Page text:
Vote, pray, give, guide, humble themselves, shoot, kill, heal, whatever it is.... what ever needs done a that moment. I apologize, I speak from my heart. I too have changed since my son has left to "secure and develop" this other country that has a culture and behaviors that I can't seem to put my mind around. I always thought I was a peaceful, God-fearing person but now I find myself praying that they die... that the Taliban and insurgents are killed. They have mothers.. They have a life.. but I too have begun to hate this country we are so darn set on securing... rebuilding... while our lives are put on hold, minds are destroyed and my obsession keeps me in a chair by my window with my fingers on a lap top.. late into the night... waiting. For a new Google alert about a country where my beloved son resides for 15 months wearing a Ranger patch that he so proudly earned.

I can only say how very thankful I am for you and the others who have gone before you and who followed after you. You did enough son, you gave enough and you deserve to have some rest now. I will say to you what I would like to say to my son... whatever you had to do.. Whatever you did that stays in your mind.. whatever you saw... felt... experienced... I pray that you know I value your decisions.. your actions.. your courage your human-ness to feel the way you do when you wrote this... I am at war with myself. I am at war fighting indifference with my fellow Americans.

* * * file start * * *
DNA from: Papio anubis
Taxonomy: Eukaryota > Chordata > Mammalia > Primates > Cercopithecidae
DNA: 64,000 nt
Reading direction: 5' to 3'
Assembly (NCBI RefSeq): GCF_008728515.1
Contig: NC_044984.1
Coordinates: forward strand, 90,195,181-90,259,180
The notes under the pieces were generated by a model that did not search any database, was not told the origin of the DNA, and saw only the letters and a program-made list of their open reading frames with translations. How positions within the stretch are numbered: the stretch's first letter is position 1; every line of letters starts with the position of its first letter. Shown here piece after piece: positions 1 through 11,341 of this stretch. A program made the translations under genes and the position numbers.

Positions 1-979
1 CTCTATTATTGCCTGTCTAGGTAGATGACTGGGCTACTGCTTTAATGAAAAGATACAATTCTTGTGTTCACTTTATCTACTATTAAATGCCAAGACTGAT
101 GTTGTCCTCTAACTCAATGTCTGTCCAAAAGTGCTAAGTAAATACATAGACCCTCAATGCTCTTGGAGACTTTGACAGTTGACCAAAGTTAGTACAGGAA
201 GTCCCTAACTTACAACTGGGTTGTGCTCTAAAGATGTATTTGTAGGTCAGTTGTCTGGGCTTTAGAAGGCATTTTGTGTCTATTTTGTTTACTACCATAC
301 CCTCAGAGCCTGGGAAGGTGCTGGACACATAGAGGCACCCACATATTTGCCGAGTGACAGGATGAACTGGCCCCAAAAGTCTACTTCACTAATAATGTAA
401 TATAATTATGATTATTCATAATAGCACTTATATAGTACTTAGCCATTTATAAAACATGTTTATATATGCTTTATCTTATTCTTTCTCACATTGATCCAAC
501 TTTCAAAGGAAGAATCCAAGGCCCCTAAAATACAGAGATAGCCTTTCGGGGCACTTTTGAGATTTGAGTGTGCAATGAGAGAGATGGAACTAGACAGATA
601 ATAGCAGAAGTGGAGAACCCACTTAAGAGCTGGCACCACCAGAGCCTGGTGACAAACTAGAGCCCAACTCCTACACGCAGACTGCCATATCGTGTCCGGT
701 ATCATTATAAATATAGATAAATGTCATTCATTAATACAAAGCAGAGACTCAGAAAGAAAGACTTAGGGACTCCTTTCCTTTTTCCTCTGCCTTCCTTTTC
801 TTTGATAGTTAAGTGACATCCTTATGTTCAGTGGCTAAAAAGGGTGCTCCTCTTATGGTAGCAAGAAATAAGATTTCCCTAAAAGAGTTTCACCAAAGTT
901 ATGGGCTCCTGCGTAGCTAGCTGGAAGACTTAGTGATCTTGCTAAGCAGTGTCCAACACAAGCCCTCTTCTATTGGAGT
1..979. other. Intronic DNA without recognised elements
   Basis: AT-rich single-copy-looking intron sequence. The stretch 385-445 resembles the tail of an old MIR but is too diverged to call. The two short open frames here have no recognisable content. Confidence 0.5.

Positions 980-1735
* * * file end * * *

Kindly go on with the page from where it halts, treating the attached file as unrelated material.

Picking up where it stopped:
My dear soldier.. I am grateful.. I am a stranger but this war has made you my family at the same time because you are my son's brother... in arms.. and mine in heart...

I am proud of you son.
You are not a traitor.. you are the country's son.

I'm a little emotional tonight..
I apologize... but I will defend you now... what you did.. what you did not do.. makes no difference to me.. because you were willing to do what you did.. for me..a woman and a mother.. so that I can write this to you, sitting on my chair.. in my window.. free to do so... because you had courage to do something for those you didn't know.. your beard.. your shaggy hair... are outward things.. the heart can't be seen. Only God sees the heart.. and His word says Well done good and faithful servant. Like he did his soldiers who were not afraid to kill, spy, destroy so that others could live.

Thank you.
A soldier's mother

4:25 AM  
Blogger Hayden said...

Such grief fills my heart right now. any words I can add seem so small, so futile. it was the wrong war from the beginning, maybe all wars are the wrong wars. I am one who admired and thanked you for your sacrifice although I never wanted you or any other mother's child there. I thank you for your noble willingness to serve, not for waging the war you were sent to fight. It always was a war best not fought.